Febrero 2004

British review on mobile phones

In its 2000 report, the Independent Expert Group on Mobile Phones recommended that "the issue of possible health effects from mobile phone technology be the subject of a further review in three years time". The UK government asked the Board oh the National Radiological Protection Board (NRPB) to undertake this review and the Board asked its independent Advisory Group on Non-ionising Radiation (AGNIR) to carry it out. The review has now been published and can be read at http://www.nrpb.org/publications/documents_of_nrpb/abstracts/absd14-2.htm

In its Press Release, the NRPB states:

"An independent Advisory Group has reviewed the evidence for health effects from radiofrequency transmissions, especially that published since the Stewart Report in 2000. The biological and epidemiological evidence does not suggest cancer causation, in particular from mobile phone use, nor any other adverse health effect from radiofrequency exposures at levels below guidelines. However, there are limitations to the research carried out so far, and mobile phones have only been in widespread use for a relatively short time. The Advisory Group concludes that there is still a possibility that there could be health effects from exposure to radiofrequency transmissions below guideline levels, and continued research is needed".

And a Swedish review on electromagnetic fields

The Swedish Radiation Protection Authority, SSI, has appointed an international independent expert group for electromagnetic fields and health. The task is to follow and evaluate scientific developments and to give advice to SSI. The group has issued its first annual report. Its conclusions were:

"The focus of this report is on epidemiological and experimental cancer research, blood-brain barrier and heat shock proteins. In none of these areas have there been breakthrough results that have warranted firm conclusions in one way or the other. It is worth noting, however, that intense research is currently ongoing in several countries and new data will gradually become available. Given the complexity of the research area it is essential that both positive and negative results be replicated before accepted. Given the increase of new technologies, it is essential to follow various possible health effects from the very beginning, particularly since such effects may be detected only after a long duration, due to the prolonged latency period of many chronic diseases. Thus, more research is needed to address long-term exposure, as well as diseases other than those included in the ongoing case-control studies".

The review can be found at www.ssi.se/english/english_news.html

No effect on blood pressure from RFR exposure

Braune and colleagues created concern in 1998 when they reported a slight increase in the blood pressure of subjects after exposure to radiofrequency radiation (RFR). The same authors later repeated their study, with one change - they randomized the order of exposure to RFR and to a sham exposure (in the first study all subjects had sham exposure first). In their second study (Braune et al., 2002) there was no significant difference between RFR and sham exposure. It became clear that the minor blood pressure change occurred as a function of time rather than as a result of RFR exposure. Now another group of researchers has confirmed that RFR exposure for 35 minutes had no effect on blood pressure and heart rate when compared with sham exposure.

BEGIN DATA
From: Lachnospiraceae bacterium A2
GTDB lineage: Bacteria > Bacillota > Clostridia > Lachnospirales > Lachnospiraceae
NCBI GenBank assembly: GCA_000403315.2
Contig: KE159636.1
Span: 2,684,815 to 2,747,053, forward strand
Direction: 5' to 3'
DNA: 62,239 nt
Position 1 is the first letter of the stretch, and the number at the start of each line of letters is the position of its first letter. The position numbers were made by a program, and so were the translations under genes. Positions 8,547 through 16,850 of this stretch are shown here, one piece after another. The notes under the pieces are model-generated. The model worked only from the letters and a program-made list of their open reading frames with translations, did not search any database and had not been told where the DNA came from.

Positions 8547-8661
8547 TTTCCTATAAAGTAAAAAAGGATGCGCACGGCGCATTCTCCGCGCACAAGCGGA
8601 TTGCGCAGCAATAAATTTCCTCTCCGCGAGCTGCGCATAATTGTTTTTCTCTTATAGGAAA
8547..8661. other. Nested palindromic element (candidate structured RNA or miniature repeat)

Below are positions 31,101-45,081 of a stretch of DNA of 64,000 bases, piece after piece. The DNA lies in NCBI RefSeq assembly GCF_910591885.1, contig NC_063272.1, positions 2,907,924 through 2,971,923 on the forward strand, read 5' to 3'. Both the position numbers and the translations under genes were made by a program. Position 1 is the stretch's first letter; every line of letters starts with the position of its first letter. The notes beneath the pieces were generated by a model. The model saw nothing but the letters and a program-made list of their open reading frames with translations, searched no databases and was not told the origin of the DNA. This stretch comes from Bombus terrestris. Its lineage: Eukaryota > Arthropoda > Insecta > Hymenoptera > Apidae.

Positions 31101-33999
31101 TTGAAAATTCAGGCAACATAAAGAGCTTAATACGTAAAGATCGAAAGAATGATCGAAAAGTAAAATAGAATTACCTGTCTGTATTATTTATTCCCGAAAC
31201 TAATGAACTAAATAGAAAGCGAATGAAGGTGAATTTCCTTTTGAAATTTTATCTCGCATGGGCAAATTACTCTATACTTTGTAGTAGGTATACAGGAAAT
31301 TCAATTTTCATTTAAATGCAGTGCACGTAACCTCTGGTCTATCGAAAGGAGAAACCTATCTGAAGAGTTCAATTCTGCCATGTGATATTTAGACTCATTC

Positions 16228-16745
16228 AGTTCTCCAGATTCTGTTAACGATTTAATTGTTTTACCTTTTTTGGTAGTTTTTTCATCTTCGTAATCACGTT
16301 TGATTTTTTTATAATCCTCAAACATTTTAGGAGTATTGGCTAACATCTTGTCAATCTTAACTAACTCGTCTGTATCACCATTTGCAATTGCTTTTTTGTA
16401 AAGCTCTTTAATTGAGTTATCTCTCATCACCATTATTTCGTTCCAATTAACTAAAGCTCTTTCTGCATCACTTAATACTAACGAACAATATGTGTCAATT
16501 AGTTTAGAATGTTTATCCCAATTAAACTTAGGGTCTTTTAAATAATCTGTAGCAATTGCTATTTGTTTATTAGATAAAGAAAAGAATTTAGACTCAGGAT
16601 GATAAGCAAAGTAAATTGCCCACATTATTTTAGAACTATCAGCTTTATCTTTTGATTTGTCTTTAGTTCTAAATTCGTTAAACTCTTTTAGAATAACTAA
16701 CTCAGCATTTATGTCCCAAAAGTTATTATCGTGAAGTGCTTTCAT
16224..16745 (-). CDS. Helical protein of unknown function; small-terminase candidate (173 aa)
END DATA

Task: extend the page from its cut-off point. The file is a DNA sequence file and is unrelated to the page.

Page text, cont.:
For more, see "Research - Clinical Experiments - Cardiovascular effects"

Reference: Tahvanainen K, Nino J, Halonen P, Kuusela T, et al. (2004): Cellular phone use does not acutely affect blood pressure or heart rate of humans. Bioelectromagnetics 25:73-83.

Replication EEG study fails to confirm findings

Krause and colleagues have failed in an attempt to replicate the findings from their earlier study in 2000, which showed EEG changes in volunteers exposed to RF radiation. The only differences on this occasion were that the present study was double blind and the phone was attached to the left side of the subject's head, rather than the right side.

Twenty-four healthy volunteers performed an auditory memory task. The EMF was from a 902 MHz phone. The mean percentage of incorrect answers for EMF was significantly increased. This had not been the case in the authors' earlier study. However, all of the eight significant changes in the earlier study were not significant in the present one. Other changes in the present study were not seen in the 2000 study.

For more, see "Research - Clinical - EEG studies".

Reference: Krause CM, Haarala C, Sillanmaki L, Koivisto M, et al. (2004): Effects of electromagnetic field emitted by cellular phones on the EEG during an auditory memory task: A double blind replication study. Bioelectromagnetics 25:33-40.

Study fails to confirm RFR effect on rats' spatial memory

Cobb and colleagues have attempted to replicate the study by Lai et al. (1994) that showed a working memory deficit in rats exposed to 2450 MHz microwave fields. The authors used procedures that were the same as Lai's, "with the addition of a few minor changes to improve methodology". Cobb and colleagues were unable to replicate Lai's results, and found no evidence that the radiofrequency radiation affected the rats' ability to learn the spatial memory task used in the study.

For more, see "Research - Toxicological experiments - brain function".

Reference: Cobb BL, Jauchem JR, Adair ER (2004): Radial arm maze performance of rats following repeated low level microwave radiation exposure. Bioelectromagnetics 25:49-57.

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